The way you look at something affects what you see. If you read the Bible already accepting certain ideas as true, your reading will produce a certain result. If you already accept the age of the earth as really old, and the Bible clearly says something else, you have a problem. Both ideas can’t be true. What happens when you want to believe that the Bible is true and your public school educated science teacher is right about being the descendents of pond scum and mutant monkeys? You have a problem of logic. In order to resolve that problem you invent an allegorical reading where no allegory existed.
The Bible does contain allegories. It is very clear when it uses them, such as, “he spake to them in parables”. In the Old Testament there was a hand full of times that they were used to communicate a point. It is clear from a plain reading of the text which portion was literal and which was figurative.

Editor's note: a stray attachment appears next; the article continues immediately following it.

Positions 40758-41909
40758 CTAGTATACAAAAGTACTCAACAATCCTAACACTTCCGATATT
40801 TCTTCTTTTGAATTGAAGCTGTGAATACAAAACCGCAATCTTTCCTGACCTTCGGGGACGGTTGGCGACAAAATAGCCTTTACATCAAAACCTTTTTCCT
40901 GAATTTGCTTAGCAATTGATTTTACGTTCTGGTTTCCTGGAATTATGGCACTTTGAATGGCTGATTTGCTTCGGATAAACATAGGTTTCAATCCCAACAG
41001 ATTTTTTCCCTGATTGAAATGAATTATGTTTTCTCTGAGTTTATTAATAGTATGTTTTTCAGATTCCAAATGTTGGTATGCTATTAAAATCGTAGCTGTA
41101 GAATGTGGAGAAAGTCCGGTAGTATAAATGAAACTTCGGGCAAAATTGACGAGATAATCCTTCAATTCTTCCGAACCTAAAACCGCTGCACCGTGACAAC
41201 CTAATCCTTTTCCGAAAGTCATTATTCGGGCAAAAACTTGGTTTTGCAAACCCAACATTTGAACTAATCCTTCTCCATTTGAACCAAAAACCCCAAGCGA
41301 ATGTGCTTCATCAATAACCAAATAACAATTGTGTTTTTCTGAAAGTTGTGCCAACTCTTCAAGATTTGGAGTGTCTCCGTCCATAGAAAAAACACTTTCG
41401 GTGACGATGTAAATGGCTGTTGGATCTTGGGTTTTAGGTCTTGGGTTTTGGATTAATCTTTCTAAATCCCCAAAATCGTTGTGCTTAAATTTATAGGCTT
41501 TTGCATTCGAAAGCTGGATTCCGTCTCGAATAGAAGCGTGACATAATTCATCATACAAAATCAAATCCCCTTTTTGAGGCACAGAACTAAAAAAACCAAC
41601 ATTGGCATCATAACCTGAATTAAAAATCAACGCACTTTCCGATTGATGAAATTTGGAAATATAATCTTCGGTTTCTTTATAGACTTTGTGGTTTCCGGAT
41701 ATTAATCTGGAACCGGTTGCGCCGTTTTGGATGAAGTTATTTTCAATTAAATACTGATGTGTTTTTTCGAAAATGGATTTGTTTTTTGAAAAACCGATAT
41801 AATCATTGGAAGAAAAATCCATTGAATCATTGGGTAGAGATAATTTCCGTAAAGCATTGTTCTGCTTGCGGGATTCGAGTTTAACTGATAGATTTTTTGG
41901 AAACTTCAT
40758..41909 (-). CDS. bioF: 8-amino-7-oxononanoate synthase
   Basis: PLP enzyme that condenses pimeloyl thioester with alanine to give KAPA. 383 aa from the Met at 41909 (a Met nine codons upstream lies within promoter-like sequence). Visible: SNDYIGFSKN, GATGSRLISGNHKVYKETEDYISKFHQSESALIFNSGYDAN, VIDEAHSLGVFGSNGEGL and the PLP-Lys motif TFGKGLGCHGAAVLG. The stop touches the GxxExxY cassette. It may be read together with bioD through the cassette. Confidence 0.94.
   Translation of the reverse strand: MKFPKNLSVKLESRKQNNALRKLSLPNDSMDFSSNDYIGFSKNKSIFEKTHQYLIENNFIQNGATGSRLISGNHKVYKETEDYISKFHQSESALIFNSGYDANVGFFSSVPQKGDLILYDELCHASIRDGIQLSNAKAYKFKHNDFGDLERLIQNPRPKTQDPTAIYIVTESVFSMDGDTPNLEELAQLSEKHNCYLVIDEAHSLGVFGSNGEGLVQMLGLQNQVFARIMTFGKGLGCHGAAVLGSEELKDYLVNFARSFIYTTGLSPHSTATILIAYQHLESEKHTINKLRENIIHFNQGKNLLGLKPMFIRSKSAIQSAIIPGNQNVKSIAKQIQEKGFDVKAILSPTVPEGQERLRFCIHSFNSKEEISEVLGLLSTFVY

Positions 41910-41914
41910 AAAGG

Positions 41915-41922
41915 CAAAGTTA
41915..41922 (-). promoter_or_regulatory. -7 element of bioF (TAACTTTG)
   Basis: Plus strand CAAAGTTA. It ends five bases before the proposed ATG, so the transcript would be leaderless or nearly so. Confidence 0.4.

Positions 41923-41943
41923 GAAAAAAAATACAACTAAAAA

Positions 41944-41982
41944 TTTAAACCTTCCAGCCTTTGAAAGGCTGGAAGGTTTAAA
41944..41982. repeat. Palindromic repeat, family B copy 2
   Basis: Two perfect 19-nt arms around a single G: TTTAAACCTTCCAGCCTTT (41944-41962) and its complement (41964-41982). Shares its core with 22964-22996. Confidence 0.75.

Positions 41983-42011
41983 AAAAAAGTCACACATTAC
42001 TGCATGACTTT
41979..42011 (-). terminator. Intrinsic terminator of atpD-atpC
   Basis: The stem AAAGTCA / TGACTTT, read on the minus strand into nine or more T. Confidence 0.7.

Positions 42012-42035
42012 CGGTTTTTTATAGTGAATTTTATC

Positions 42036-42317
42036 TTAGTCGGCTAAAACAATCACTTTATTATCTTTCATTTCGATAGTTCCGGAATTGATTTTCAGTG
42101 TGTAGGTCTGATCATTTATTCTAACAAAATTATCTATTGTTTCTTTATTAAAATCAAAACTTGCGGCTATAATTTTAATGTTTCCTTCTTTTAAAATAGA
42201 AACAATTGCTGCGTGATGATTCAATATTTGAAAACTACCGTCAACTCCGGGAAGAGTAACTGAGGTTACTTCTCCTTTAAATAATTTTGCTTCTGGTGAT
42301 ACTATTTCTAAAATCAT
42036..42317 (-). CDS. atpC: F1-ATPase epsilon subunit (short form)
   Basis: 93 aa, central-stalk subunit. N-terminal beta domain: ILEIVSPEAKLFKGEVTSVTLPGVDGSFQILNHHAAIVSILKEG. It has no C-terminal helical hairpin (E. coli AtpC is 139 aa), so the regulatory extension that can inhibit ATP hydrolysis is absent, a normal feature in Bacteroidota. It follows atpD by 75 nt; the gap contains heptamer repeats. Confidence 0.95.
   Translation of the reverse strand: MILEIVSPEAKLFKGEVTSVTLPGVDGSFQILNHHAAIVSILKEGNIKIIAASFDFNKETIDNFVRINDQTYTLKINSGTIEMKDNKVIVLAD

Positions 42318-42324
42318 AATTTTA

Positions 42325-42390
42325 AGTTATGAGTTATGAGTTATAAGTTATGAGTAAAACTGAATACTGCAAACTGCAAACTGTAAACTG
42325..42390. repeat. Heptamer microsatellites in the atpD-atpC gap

In order to believe something is an allegory, you have to have a reason for that belief. If the reason is in the text itself, then you have a good argument for believing that’s what the author intended. If there isn’t a reason in the text, you have to ask yourself why you think what you’re reading is not what it claims.